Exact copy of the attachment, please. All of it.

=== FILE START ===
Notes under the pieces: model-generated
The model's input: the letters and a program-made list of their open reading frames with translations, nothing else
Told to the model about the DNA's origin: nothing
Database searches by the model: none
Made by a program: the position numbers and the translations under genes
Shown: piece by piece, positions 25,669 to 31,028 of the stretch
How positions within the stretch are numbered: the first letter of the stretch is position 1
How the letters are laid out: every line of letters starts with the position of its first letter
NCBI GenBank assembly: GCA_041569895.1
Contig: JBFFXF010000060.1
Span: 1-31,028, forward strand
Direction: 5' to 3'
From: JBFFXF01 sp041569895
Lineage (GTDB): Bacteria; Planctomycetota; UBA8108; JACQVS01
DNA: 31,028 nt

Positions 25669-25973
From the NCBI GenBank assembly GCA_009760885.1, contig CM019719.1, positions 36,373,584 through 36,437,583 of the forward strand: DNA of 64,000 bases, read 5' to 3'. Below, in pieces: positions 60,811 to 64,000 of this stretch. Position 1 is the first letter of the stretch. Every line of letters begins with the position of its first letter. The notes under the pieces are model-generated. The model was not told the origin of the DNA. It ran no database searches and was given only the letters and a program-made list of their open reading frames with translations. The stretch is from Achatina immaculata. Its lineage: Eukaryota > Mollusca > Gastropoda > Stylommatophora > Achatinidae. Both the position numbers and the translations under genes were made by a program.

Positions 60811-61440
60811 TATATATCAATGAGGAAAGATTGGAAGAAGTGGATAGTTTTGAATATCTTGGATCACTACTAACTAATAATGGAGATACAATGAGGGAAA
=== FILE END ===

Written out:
Notes under the pieces: model-generated
The model's input: the letters and a program-made list of their open reading frames with translations, nothing else
Told to the model about the DNA's origin: nothing
Database searches by the model: none
Made by a program: the position numbers and the translations under genes
Shown: piece by piece, positions 25,669 to 31,028 of the stretch
How positions within the stretch are numbered: the first letter of the stretch is position 1
How the letters are laid out: every line of letters starts with the position of its first letter
NCBI GenBank assembly: GCA_041569895.1
Contig: JBFFXF010000060.1
Span: 1-31,028, forward strand
Direction: 5' to 3'
From: JBFFXF01 sp041569895
Lineage (GTDB): Bacteria; Planctomycetota; UBA8108; JACQVS01
DNA: 31,028 nt

Positions 25669-25973
From the NCBI GenBank assembly GCA_009760885.1, contig CM019719.1, positions 36,373,584 through 36,437,583 of the forward strand: DNA of 64,000 bases, read 5' to 3'. Below, in pieces: positions 60,811 to 64,000 of this stretch. Position 1 is the first letter of the stretch. Every line of letters begins with the position of its first letter. The notes under the pieces are model-generated. The model was not told the origin of the DNA. It ran no database searches and was given only the letters and a program-made list of their open reading frames with translations. The stretch is from Achatina immaculata. Its lineage: Eukaryota > Mollusca > Gastropoda > Stylommatophora > Achatinidae. Both the position numbers and the translations under genes were made by a program.

Positions 60811-61440
60811 TATATATCAATGAGGAAAGATTGGAAGAAGTGGATAGTTTTGAATATCTTGGATCACTACTAACTAATAATGGAGATACAATGAGGGAAA